STATEMENT OF Dr. Brad Black, MD
Lincoln County Health Officer and Director
SENATE SUPERFUND SUBCOMMITTEE HEARING TESTIMONY
9:30 AM Thursday, June 20, 2002
Good morning Chairperson Boxer, committee members, and our Montana Senator Max Baucus. As a physician and community member of Libby, Montana for 25 years, I could orate a lengthy story, but with 5-minute time constraints, I would like to tell a brief background story and then emphasize 3 important points as they relate to the Libby asbestos exposure.
I became aware of the occurrence of ARD in workers in 1977-1978—my first year in Libby. In 1978, my medical practice partner, the late Dr. Richard Irons, had engaged in conversations with WR Grace management pertaining to his desire to work with them to reduce health risk for asbestos exposure to Zonolite workers, their family members of the community. Unfortunately his concerns were not acknowledged. Nor were the EPA’s concerns regarding the 1980 assessment of vermiculite-associated asbestos acknowledged. In 1999, a Seattle PI article depicted a broad scale asbestos exposure in Libby. As Lincoln County Health officer, my first response was disbelief that any widespread environmental exposure could cause lung disease. Subsequently, the past several years have been a painful and humbling educational process for myself. During the past few years I have seen numerous community workers whose lives have been significantly impacted by asbestos-related disease. Several friends have developed lung disease and have lost over one-half of their lung function. From this experience, I would like to share with you the three important observations.
#1. The Libby exposure was extensive. The ATSDR has conservatively and efficiently screened for ARD. As Medical Director of CARD in Libby, we have followed up a large number with abnormal screens and evaluations. I have recently done analysis of our patient population and found the ATSDR’s observations to be very accurate. Somewhere between 1,300 to 1,400 individuals are very likely to have asbestos-related abnormalities. This does not include the ATSDR’s screening in 2001, which could add another 200-300 individuals.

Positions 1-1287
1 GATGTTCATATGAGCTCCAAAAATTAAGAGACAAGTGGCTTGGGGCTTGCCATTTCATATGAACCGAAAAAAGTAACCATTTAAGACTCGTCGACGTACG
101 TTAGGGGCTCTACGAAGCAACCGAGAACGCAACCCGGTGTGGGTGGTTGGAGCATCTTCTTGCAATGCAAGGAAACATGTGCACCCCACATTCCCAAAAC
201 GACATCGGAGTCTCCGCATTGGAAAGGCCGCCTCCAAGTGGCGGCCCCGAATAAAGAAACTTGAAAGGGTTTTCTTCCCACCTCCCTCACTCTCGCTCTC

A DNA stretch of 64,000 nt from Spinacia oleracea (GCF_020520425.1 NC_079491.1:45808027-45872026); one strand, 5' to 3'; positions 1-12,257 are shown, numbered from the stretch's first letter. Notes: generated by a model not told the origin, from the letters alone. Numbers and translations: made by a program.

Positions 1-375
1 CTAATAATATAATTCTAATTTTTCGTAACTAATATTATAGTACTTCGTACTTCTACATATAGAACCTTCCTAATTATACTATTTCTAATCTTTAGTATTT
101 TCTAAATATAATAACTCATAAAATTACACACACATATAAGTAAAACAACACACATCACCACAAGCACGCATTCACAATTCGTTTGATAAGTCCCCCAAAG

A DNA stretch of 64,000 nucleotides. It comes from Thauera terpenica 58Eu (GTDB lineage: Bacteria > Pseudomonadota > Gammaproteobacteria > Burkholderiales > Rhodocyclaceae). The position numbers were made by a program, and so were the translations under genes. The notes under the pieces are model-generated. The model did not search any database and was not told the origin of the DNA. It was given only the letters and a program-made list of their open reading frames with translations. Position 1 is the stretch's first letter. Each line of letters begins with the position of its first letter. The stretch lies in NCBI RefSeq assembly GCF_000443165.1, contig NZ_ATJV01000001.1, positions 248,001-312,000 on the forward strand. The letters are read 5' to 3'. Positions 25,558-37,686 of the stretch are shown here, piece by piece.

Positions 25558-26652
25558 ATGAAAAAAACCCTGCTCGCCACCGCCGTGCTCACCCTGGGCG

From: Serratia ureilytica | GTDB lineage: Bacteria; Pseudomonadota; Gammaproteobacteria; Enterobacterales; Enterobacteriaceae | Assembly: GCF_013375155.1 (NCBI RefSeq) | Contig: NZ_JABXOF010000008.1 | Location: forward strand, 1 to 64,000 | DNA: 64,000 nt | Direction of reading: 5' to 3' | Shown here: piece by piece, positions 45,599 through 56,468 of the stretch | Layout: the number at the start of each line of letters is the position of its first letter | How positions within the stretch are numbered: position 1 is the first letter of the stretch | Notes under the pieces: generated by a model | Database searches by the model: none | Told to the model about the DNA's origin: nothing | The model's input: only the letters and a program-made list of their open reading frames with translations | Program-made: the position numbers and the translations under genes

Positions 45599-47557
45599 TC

#2. The ARD related to Libby asbestos has appeared different then that related to commercial asbestos called chrysotile. Experience has shown it to have a higher rate of causing progressive lung disease. Dr. Alan Whitehouse has studied a group of Libby patients and observed a progression of disease in 70% of diagnosed patients. Some patients develop a rapidly progressive lung disease (note included case report). Non-occupationally exposed individuals have developed lung disease that is more severe than WR Grace employees of >15 yrs. work.
#3. The incidence of malignant mesothelioma is exceedingly high. This type of tumor involves the lining of the chest or abdominal cavities. This invasive cancer eats into the chest wall and spinal column causing severe pain and is uniformly fatal. It has a high causal relationship to asbestos exposures and is termed the sentinel tumor of asbestos exposure. The occurrence of this tumor is 1 in 1 million in the general population. In Libby we are experiencing 100 times this expected incidence. Twenty-three mesotheliomas have occurred as a result of Libby asbestos exposure, with six having resulted from non-occupational exposure. Since I had submitted testimony for this hearing in April, two more individuals have been diagnosed. Their exposure history was living in Libby, one working as a forest service administrator and the other as a school health nurse. Another lady with the tumor was exposed simply working in a professional office where Zonolite workers attended appointments in dusty work clothing. Mesotheliomas can occur with relatively low asbestos exposure.
Few investigators have studied or observed the health effects of Libby asbestos. In addition to Dr. Alan Whitehouse (Board-certified chest physician, Spokane WA) whom I mentioned, Dr. Corbett McDonald (McGill University) has familiarity.
At the request of WR Grace, Dr. McDonald studied a group of Zonolite workers in 1986. Subsequently, he has done a follow up of this group and noted “these vermiculite workers suffered severely from malignant and non malignant respiratory disease.” Death from mesothelioma was 10 times higher than commercial (chrysotile) asbestos miners in Quebec. He concludes that study of workers exposure to Libby tremolite is important in that it is the only study that quantifies the risk of exposure to tremolite-like asbestos in the absence of any other fiber types.
In closing, I want to express my concern pertaining to how we will be able to meet the asbestos-related health care needs we are sure to face over the next 20-30 years. WR Grace has been providing funding for the CARD Clinic and an insurance program. However, their commitment to caring for affected individuals is waning and suggests that their support is short-lived. The need for research and developing therapies is high priority.
Additional concerns extend beyond Libby to: (1) exposures from WR Grace export plants all around the US (2) areas of California where release into the environment of naturally occurring tremolite is a result of large-scale construction activities.
I thank the Superfund subcommittee for allowing us this opportunity, and our Montana delegation for their support, and special thanks to Max with his perseverance in advocating for Montanans.
Brad Black, M.D.
Lincoln County Health Officer; Libby, Montana
Medical Director of Center for Asbestos-Related Disease